It was certainly good to see those waters from a kayak again. We had a beautiful day with a long, lazy incoming tide that would move about 1.3 ft. of water over 6 hours. It would be quite high, but not strong.
We used the early part of the tide to travel. Once we'd reached our destination I positioned Bill on a spot, and took Greg with me to another nearby spot. There were many boats on the water. It appeared that most were guide boats, and the ones that were close enough to see well weren't catching. Neither were we.
We continued to work the area as the water slowly moved. Most of the boats were gone now, and I made a move. I knew exactly where I wanted to be, and when. I led the boys to our spot across and expansive, shallow flat with good visibility. I stood in the FX 15 as I ran along with the trolling motor. The flats became a feast for the anglers' eyes as we went.
First I saw a very large single snook! I'm talking pushing 4 ft. Then I began seeing single redfish. I pointed them out as they pushed. I saw a second very large female snook. The place was alive with fish, and I wasn't quite at my destination, yet.
When we did arrive at my spot, there were lots of redfish. I stationed Bill at a spot, first, and then Greg a d short distance away. i moved on down from them and pushed more reds. If we didn't catch, it certainly wouldn't be for lack of fish.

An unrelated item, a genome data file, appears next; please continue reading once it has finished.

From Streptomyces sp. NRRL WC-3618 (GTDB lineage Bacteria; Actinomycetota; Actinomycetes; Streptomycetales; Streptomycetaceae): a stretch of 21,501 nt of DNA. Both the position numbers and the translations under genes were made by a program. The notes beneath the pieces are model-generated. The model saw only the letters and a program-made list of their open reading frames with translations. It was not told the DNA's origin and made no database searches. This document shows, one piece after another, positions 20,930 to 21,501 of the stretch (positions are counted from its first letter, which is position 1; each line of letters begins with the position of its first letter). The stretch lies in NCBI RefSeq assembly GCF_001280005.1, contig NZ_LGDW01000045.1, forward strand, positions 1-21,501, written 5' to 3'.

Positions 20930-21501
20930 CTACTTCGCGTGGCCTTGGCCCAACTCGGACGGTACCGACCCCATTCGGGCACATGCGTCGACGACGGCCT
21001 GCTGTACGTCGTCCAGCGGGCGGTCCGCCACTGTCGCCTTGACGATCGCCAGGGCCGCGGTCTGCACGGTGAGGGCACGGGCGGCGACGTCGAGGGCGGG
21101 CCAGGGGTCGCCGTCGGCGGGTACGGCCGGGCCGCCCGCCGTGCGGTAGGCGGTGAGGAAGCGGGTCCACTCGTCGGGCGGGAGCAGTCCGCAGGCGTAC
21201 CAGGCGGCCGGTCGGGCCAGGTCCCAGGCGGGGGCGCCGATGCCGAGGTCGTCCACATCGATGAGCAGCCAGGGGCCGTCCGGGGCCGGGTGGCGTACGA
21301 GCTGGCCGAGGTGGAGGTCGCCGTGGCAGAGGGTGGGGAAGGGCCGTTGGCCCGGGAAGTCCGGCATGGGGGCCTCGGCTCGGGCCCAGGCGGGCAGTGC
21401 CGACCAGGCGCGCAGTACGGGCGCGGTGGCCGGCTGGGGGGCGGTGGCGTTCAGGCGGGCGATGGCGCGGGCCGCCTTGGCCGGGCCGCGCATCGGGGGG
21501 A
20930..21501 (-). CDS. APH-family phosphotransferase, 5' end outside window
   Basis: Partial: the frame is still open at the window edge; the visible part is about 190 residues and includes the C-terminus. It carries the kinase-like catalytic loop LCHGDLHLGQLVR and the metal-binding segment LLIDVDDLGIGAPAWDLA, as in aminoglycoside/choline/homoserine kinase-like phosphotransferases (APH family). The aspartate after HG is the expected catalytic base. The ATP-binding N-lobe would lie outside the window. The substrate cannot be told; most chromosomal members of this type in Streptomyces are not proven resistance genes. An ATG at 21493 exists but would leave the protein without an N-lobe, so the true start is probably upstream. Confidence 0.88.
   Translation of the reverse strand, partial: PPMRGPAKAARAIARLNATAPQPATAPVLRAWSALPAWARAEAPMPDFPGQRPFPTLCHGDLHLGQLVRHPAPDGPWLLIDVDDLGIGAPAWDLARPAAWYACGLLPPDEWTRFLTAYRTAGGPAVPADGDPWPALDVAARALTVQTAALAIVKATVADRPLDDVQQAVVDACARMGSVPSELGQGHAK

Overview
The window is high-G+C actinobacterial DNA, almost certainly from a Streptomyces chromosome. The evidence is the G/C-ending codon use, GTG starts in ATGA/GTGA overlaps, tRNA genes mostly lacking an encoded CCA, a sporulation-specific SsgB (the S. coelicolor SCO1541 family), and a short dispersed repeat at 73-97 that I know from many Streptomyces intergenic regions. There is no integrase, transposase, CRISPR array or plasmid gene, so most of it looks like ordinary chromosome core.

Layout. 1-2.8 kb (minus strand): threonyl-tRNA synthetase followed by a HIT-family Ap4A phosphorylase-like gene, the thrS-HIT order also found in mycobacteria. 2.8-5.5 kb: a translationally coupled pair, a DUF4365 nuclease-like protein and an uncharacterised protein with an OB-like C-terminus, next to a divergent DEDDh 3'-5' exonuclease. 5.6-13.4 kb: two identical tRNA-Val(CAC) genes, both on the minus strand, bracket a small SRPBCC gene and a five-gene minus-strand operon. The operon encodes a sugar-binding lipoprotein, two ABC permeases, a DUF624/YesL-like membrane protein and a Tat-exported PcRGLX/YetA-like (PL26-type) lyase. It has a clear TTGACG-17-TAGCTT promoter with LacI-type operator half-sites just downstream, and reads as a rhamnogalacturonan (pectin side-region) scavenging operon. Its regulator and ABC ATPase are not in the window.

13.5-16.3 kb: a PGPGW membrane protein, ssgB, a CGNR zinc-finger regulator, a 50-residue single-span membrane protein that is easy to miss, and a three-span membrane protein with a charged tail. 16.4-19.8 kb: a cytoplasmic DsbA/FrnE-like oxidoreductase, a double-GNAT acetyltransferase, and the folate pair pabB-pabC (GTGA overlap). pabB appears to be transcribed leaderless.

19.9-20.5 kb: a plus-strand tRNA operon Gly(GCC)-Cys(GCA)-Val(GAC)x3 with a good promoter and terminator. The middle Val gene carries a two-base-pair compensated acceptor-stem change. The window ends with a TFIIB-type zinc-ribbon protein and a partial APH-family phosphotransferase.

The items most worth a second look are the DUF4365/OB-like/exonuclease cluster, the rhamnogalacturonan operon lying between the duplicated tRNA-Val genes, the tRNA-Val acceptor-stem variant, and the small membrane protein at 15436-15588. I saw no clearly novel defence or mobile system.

As I tried to figure out how to get them to eat, I had lots of follows and bumps. The bumps where they mash your weedguard down on your lure. They were definitely all over the place, and the first redfish caught ate a small silver Mirrodine, that I had replaced the small treble hooks with 2/0 circle hooks. Finally, a redfish had eaten. I called the guys down to me, and explained how the three of us were going to work those fish.
We had lots of redfish cruising that flat, but we weren't catching. They just didn't want to eat. I worked my way down an edge and found myself sitting in the middle of a school of big reds. It was like being in an aquarium. They didn't spook. There were more follows and such, and then I realized they had suddenly disappeared! As I made a short move to try to find them again, I found my reason; a 6 ft. blacktip shark! They'll blow the school off the flat every time, as they are very indiscriminate feeders, unlike dolphins. Damn! It was time to move on.